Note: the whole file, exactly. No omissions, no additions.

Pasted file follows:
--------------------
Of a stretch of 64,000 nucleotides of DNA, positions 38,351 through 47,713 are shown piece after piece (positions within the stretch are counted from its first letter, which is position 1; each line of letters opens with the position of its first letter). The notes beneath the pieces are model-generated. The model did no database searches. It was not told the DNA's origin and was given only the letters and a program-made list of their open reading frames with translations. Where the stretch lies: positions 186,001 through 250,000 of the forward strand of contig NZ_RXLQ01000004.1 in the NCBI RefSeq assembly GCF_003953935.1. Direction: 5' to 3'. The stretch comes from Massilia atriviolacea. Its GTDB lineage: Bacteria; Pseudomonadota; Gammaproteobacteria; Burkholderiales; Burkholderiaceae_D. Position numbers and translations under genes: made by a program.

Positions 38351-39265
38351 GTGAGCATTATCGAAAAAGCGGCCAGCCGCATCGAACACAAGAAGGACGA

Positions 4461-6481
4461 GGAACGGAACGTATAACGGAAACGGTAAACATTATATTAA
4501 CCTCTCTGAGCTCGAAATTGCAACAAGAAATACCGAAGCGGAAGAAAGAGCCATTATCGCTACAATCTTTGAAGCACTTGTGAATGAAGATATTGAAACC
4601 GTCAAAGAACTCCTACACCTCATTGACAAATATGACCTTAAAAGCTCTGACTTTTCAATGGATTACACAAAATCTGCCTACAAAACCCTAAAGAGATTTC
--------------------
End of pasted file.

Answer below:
Of a stretch of 64,000 nucleotides of DNA, positions 38,351 through 47,713 are shown piece after piece (positions within the stretch are counted from its first letter, which is position 1; each line of letters opens with the position of its first letter). The notes beneath the pieces are model-generated. The model did no database searches. It was not told the DNA's origin and was given only the letters and a program-made list of their open reading frames with translations. Where the stretch lies: positions 186,001 through 250,000 of the forward strand of contig NZ_RXLQ01000004.1 in the NCBI RefSeq assembly GCF_003953935.1. Direction: 5' to 3'. The stretch comes from Massilia atriviolacea. Its GTDB lineage: Bacteria; Pseudomonadota; Gammaproteobacteria; Burkholderiales; Burkholderiaceae_D. Position numbers and translations under genes: made by a program.

Positions 38351-39265
38351 GTGAGCATTATCGAAAAAGCGGCCAGCCGCATCGAACACAAGAAGGACGA

Positions 4461-6481
4461 GGAACGGAACGTATAACGGAAACGGTAAACATTATATTAA
4501 CCTCTCTGAGCTCGAAATTGCAACAAGAAATACCGAAGCGGAAGAAAGAGCCATTATCGCTACAATCTTTGAAGCACTTGTGAATGAAGATATTGAAACC
4601 GTCAAAGAACTCCTACACCTCATTGACAAATATGACCTTAAAAGCTCTGACTTTTCAATGGATTACACAAAATCTGCCTACAAAACCCTAAAGAGATTTC